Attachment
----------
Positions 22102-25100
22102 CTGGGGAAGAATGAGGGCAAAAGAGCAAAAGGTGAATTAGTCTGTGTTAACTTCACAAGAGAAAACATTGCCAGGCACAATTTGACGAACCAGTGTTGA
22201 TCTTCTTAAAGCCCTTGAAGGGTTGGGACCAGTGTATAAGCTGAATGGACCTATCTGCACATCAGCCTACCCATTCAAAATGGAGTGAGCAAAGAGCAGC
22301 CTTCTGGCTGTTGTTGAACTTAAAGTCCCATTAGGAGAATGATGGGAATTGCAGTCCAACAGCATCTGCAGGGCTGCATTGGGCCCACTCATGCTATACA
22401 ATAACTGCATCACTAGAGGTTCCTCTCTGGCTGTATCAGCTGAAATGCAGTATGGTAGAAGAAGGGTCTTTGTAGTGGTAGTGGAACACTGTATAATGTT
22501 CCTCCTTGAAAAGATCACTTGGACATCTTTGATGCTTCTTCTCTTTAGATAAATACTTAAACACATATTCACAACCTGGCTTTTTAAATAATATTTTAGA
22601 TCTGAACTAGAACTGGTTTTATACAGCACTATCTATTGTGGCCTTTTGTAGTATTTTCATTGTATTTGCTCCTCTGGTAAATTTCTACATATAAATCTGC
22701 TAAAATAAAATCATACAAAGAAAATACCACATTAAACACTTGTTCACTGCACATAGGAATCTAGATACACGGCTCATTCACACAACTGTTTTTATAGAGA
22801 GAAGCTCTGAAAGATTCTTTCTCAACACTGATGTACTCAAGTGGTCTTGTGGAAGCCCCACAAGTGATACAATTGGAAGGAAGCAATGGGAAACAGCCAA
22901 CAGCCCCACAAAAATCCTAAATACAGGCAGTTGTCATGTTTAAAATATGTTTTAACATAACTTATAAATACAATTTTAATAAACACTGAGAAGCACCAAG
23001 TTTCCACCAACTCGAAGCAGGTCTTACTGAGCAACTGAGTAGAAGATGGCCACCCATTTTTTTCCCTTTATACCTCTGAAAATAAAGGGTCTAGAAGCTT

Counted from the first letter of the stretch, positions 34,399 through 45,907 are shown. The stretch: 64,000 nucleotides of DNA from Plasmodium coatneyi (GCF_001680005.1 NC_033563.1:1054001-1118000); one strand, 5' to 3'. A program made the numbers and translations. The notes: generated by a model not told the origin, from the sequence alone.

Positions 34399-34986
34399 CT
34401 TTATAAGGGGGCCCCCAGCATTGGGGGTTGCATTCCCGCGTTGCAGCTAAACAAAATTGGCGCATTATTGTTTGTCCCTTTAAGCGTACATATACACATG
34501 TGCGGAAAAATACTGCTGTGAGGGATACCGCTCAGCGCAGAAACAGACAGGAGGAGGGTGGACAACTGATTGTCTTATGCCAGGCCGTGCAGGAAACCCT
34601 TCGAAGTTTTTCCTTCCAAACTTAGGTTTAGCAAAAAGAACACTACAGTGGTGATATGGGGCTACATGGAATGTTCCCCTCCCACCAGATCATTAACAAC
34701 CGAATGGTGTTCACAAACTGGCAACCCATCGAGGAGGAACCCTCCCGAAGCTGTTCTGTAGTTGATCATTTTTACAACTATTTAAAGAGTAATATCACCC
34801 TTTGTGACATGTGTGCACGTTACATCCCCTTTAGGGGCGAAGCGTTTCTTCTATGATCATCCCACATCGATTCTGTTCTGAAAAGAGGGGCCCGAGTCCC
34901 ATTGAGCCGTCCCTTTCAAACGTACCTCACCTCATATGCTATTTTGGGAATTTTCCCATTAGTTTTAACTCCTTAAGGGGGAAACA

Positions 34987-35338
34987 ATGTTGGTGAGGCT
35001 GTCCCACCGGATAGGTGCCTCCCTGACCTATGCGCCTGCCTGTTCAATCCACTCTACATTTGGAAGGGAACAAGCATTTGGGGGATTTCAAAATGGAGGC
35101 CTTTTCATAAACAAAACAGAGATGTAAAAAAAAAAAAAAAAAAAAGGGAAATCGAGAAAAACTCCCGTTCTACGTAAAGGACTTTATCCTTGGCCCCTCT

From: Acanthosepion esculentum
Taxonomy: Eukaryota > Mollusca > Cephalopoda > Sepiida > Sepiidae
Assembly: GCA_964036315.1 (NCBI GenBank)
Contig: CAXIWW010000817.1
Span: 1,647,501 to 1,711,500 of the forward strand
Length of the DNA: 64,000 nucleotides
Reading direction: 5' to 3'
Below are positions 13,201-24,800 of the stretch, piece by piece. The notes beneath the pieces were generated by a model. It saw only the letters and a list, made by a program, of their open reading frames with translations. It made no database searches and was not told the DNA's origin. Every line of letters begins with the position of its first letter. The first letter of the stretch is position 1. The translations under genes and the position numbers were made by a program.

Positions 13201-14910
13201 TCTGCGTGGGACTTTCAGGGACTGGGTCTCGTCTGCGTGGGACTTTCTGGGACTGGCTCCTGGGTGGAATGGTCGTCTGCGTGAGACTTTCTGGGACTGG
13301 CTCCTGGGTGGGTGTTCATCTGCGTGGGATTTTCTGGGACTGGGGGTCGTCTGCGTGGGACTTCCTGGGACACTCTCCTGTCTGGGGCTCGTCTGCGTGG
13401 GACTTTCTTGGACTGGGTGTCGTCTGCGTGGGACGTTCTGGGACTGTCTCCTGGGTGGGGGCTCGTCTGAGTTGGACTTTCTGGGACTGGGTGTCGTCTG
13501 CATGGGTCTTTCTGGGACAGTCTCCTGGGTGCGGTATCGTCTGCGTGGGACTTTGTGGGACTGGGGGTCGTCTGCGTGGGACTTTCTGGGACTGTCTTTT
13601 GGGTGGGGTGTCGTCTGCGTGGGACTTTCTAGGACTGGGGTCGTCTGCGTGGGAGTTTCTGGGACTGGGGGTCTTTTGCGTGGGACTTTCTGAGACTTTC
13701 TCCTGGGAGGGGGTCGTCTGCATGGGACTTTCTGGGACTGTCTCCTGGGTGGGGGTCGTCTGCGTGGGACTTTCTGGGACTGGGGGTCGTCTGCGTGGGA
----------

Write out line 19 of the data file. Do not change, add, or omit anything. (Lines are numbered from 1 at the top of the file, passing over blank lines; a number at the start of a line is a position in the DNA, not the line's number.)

34801 TTTGTGACATGTGTGCACGTTACATCCCCTTTAGGGGCGAAGCGTTTCTTCTATGATCATCCCACATCGATTCTGTTCTGAAAAGAGGGGCCCGAGTCCC